How to draw fur in pastels

how to draw fur with pastels - painting of a cat
(Image credit: Jill Tisbury)

Learning how to draw fur doesn't have to be painful. This feisty little Scottish wildcat is a perfect model for practising fur texture with. Here, I am working with pastels on velour, but the main principles hold true for any type of pastel paper. 

I like to use velour for two reasons. First, it takes plenty of layers before it becomes saturated, and second, the soft 'tooth' adds to the final texture that you're trying to achieve. Knowing the make-up of your subject can help too. Scottish wildcats are 'true fur' animals, which means they have a thick downy under-layer designed to keep them warm, and a more wiry outer layer to protect them from rain. Knowing this make-up helps you understand what you’re aiming for.

With the method I’m showing here, the colour and marks are laid down in three distinct layers to help develop the realism and depth. I’ve sketched my image in pencil and added a diffused background, which I have darkened slightly around the cat. 

If you need materials to get started, see our best pencils post, or our guide to the best pastel pencils. If you want more tips, see our top how to draw tutorials.

01. Lay down a base

(Image: © Jill Tisbury)

The first step is to block in the main colours in the direction of the fur. I’m using stick pastels for vibrancy and quicker coverage, working from dark to light. Ensure that you stay a tone darker in the lightest areas to give yourself the space to add in highlights later.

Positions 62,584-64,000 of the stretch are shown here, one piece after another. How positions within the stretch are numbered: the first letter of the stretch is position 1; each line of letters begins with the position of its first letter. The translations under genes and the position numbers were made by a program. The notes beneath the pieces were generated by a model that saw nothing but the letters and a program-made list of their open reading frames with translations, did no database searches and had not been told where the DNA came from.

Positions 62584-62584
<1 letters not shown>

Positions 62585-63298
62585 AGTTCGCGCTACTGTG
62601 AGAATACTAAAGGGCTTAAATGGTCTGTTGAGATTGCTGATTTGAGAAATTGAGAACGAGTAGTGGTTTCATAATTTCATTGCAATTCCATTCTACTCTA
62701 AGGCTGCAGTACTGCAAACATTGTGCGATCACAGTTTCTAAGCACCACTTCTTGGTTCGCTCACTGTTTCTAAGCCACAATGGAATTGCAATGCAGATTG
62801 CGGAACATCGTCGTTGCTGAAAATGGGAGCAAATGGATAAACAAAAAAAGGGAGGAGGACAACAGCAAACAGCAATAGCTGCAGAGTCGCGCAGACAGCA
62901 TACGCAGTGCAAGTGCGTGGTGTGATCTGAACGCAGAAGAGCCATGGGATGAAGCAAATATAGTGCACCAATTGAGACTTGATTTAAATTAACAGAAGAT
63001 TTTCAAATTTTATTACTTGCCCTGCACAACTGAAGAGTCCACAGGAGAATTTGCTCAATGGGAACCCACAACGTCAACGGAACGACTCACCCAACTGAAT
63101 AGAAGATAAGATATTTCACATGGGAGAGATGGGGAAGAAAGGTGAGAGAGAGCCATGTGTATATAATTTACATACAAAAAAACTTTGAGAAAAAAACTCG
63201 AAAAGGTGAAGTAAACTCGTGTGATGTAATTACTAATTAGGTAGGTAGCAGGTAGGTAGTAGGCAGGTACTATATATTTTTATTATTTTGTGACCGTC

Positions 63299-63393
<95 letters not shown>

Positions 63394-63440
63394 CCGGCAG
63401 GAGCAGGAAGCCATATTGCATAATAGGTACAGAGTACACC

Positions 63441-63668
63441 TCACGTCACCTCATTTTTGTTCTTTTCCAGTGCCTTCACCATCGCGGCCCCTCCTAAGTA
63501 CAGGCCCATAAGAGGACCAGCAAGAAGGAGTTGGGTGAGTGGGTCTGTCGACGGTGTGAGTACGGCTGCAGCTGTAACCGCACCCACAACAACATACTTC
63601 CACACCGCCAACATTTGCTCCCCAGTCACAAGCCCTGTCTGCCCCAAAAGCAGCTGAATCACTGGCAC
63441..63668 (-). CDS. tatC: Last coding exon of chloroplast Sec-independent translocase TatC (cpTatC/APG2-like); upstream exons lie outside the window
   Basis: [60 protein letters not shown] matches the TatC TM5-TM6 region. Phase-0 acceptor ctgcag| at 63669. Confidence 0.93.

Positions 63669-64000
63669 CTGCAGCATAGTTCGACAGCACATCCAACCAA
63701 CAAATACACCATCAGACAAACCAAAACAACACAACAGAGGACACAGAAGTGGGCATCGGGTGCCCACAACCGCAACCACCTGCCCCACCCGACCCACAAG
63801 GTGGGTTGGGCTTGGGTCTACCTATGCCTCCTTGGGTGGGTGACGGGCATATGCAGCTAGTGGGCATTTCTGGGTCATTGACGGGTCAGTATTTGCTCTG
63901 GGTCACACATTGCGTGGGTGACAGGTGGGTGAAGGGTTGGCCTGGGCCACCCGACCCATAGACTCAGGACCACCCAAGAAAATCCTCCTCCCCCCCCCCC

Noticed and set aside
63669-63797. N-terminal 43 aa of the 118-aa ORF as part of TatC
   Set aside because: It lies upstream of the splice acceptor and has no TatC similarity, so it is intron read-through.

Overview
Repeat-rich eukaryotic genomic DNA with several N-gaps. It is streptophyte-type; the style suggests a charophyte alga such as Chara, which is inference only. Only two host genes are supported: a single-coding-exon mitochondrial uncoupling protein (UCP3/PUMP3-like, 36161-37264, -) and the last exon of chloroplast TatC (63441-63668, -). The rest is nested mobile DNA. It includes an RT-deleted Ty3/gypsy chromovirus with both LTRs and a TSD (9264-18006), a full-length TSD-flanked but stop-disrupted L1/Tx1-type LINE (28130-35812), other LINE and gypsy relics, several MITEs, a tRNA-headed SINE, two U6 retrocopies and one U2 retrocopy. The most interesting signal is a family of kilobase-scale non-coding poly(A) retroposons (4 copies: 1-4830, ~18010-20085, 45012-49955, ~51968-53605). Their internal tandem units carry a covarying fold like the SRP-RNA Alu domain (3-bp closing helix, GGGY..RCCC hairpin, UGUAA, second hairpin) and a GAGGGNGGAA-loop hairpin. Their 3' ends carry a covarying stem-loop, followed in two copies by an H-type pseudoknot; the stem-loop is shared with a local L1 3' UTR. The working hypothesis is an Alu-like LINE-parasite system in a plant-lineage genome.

02. Develop the definition

(Image: © Jill Tisbury)

In this next layer I swap to pastel pencils to develop definition in the fur. Pay attention to where the fur stands in ridges over underlying bone or lays flat over muscles, and adjust your direction and hair length to suit. Twisting the pencil as you work helps keep it sharp for longer. 

03. Defining features

(Image: © Jill Tisbury)

I’ve added the eye and mouth detail so that I can see how the colours work together. Since velour can take many layers, the more layers you add, the better the fur density will look – it’s worth spending time on this part. Although the general direction should be the same, gently criss-crossing the hair marks will make the fur look even more natural.

04. Create fine details

(Image: © Jill Tisbury)

In this final layer, I add the fine details with very sharp pencils. For extremely fine hairs I find a waxy watercolour pencil is best. Adjust the values if you need to, strengthening the darks and lightening the lights, until you are happy with the contrast. The whiskers should be the final thing to add.

This article originally appeared in Paint & Draw. Buy the Animals Paint & Draw bookazine here.

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Jill Tisbury has been drawing and painting since she could hold a pencil. She loves to experiment but her two main passions are pastel on velour and airbrushing (acrylics).